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Senior/Adult Day Care Center administrator Teddie Borges gives tips to caregivers on how to handle loved ones with Alzheimerís or other forms of dementia.
Senior/Adult Day Care Center administrator Teddie Borges gives tips to caregivers on how to handle loved ones with Alzheimerís or other forms of demen...

Taking care of the memory-impaired


Thursday, August 28th, 2014
Issue 35, Volume 18.
Lucette Moramarco
Staff Writer
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As one of its many services for local seniors, the Foundation for Senior Care offered a presentation on memory care on Aug. 19. The discussion, " Journey with Alzheimerís, and other dementias," was led by Teddie Borges, administrator of the foundationís Adult Day Care Center (aka The Club). Borges stressed that caregivers of loved ones with Alzheimerís and dementia need to take care of themselves. "Reaching out for help is not a bad thing," she told the 15 caregivers who attended the talk given at Fallbrook Library.

Borges, who has been working in adult day care for 16 years, advised the caregivers to "get a step ahead, find out what to look for" as far as symptoms go. Education is the key, she explained; "find out what is going to happen and know what you are up against." She added, "It is okay to say you canít do it [handle it]," reminding them that there is help available. The foundationís care advocates can come out to peopleís houses to evaluate the situation and assist caregivers in finding the right aid programs to help them.

Borges also talked about the steps to look for as dementia progresses; "It is a different journey for each individual person [in regards to timing]...they will become incontinent, then mobility becomes an issue; short term memory goes first." Signs also include "doing stuff out of character, being forgetful, wandering." She recommended installing door alarms as well as alarms on beds and chairs to keep loved ones from wandering away unnoticed.

Caregivers need to make sure their loved oneís environment is safe, secure, and "baby proof" to keep a step ahead in preventing injuries. They should also be aware that common ailments in memory impaired people are dehydration, pneumonia, and urinary tract infections, in order to take steps to prevent those conditions from developing.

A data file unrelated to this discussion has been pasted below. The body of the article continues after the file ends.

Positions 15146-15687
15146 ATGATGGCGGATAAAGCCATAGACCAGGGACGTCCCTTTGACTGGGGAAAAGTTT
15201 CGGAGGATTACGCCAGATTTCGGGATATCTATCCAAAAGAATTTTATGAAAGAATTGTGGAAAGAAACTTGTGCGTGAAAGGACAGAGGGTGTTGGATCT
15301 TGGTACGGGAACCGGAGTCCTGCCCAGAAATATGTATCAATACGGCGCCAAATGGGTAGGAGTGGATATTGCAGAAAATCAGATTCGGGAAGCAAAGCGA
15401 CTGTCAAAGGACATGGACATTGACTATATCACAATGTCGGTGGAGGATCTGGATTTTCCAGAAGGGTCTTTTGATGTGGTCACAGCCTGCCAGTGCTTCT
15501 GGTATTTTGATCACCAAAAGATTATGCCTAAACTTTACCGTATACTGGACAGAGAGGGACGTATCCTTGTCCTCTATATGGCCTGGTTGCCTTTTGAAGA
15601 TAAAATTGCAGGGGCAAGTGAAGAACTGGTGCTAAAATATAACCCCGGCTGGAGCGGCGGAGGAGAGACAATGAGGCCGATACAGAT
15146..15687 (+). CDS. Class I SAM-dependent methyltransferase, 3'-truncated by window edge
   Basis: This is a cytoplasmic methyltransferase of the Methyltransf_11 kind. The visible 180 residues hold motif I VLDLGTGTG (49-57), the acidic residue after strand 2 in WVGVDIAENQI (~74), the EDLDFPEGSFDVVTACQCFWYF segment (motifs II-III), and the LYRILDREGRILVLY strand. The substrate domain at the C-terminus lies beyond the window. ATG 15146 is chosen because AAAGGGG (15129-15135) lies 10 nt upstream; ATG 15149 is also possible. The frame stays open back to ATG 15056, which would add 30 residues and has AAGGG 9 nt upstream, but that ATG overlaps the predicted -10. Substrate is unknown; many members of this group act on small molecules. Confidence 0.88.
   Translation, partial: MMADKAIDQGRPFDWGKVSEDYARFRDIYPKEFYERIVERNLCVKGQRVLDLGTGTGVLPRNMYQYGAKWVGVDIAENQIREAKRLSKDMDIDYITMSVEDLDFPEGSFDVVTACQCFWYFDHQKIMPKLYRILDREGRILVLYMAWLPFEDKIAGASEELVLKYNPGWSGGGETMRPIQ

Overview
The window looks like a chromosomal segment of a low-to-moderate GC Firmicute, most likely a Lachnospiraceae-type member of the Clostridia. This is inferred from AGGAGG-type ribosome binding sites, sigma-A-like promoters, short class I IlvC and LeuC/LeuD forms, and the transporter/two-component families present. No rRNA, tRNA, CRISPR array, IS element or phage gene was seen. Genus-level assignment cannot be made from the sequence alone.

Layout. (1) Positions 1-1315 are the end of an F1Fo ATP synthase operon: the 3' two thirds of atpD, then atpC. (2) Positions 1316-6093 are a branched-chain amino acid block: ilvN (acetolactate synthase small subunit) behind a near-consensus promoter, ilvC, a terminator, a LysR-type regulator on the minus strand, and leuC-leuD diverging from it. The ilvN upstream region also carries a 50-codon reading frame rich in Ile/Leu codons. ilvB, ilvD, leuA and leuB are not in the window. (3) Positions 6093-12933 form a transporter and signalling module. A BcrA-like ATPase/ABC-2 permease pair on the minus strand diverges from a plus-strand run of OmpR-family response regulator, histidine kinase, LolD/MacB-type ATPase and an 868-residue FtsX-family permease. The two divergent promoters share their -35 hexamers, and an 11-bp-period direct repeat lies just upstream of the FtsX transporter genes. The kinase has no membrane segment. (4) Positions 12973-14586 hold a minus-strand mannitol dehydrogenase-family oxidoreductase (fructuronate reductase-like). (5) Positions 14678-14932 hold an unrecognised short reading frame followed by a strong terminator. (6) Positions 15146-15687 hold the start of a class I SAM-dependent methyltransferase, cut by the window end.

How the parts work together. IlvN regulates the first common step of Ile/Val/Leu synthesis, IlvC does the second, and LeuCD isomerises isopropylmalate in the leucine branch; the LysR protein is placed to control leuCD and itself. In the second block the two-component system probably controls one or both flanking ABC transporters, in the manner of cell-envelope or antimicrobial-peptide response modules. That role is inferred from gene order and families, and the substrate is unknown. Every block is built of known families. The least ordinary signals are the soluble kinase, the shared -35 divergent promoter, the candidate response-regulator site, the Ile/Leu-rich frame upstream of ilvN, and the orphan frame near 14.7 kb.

She explained that pain sets the memory-impaired off, making them act out, as they cannot verbalize what is wrong. For many, their brains do not tell them when they are full, so they are always hungry. Many also have compulsive/obsessive disorder and/or depression as well as an aversion to taking showers.

As each personís condition progresses, Borges said "you march with their drummer." She likes to see her clients as drug-free as possible. She advised keeping them hydrated, feeding them good food, stimulating them, and keeping their environment stable.

It is also important to have an advanced healthcare directive in place, as the condition of dementia and Alzheimer patients can deteriorate quickly. It is easier on the caregiver if the loved one makes their wishes known, as far as the end of life treatment they prefer, while they can decide for themselves. Having wills and trusts in order as well as a DNR (do not resuscitate) document is also necessary.

When disease takes over, people do unexpected things so caregivers need to deal with the moment as it happens she said, taking it second by second and "be on your toes every second."

Options to help caregivers get a break include at-home care, a daycare facility like The Club, respite care, and eventually hospice which cares for the whole family. Caregivers should be prepared with the necessary paperwork as licensing requires a physical and TB tests for adults in daycare as it does with children.

The information Borges gave her listeners included two handouts, one on compassionate communication and one on medications that help with memory problems. The doís and doníts of communicating with the memory impaired include examples of "Do repeat exactly," Donít reason," "Donít argue," and "Donít take it personally."

While she is not a fan of memory drugs, Borges did point out the last paragraph on that information sheet, a quote from dementia care consultant David Troxel who noted that "the Ďtreatmentí for dementia is socialization, keeping the person active with exercise, music and creative activities." He said, "Engaging the person in life as much as possible fights depression and keeps him or her operating at their very best."

Caregivers can take their loved ones to The Club for four hours at a time or from 9 a.m. to 5 p.m., Monday through Friday, for social/recreational daycare. The center is not licensed for medical care but has a 1 to 4 staff to client ratio which is double what state licensing requires. Staff focus on keeping their charges hydrated and stimulated, busy and happy. Activities include baking cookies, craft projects, pet therapy, and entertainment from harmonica players, the senior ukulele group, the Fallbrook Chorale and others.

Dementia diseases are in the top 10 leading causes of death in the US, so there are a lot of caregivers dealing with people with those diseases. Susan Baglien, one of the care advocates, told the caregivers, "Give yourself permission to grieve." Borges told them, "It is okay to give yourself permission to ask for help."

Borges can be reached at (760) 723-0890 for advice and the cost of daycare; The Club is located at 135 S. Mission Rd. next door to the Foundation for Senior Care.

For help finding aid programs or dealing with Medi-care and Medi-cal, senior care advocates Baglien and Darlene Weber can be reached at (760) 723-7570.

Another resource is the Alzheimerís Family Support Group which meets the third Wednesday of the month from 1:30 to 3 p.m. at Silvergate Retirement Residence, 420 Elbrook Dr.


 

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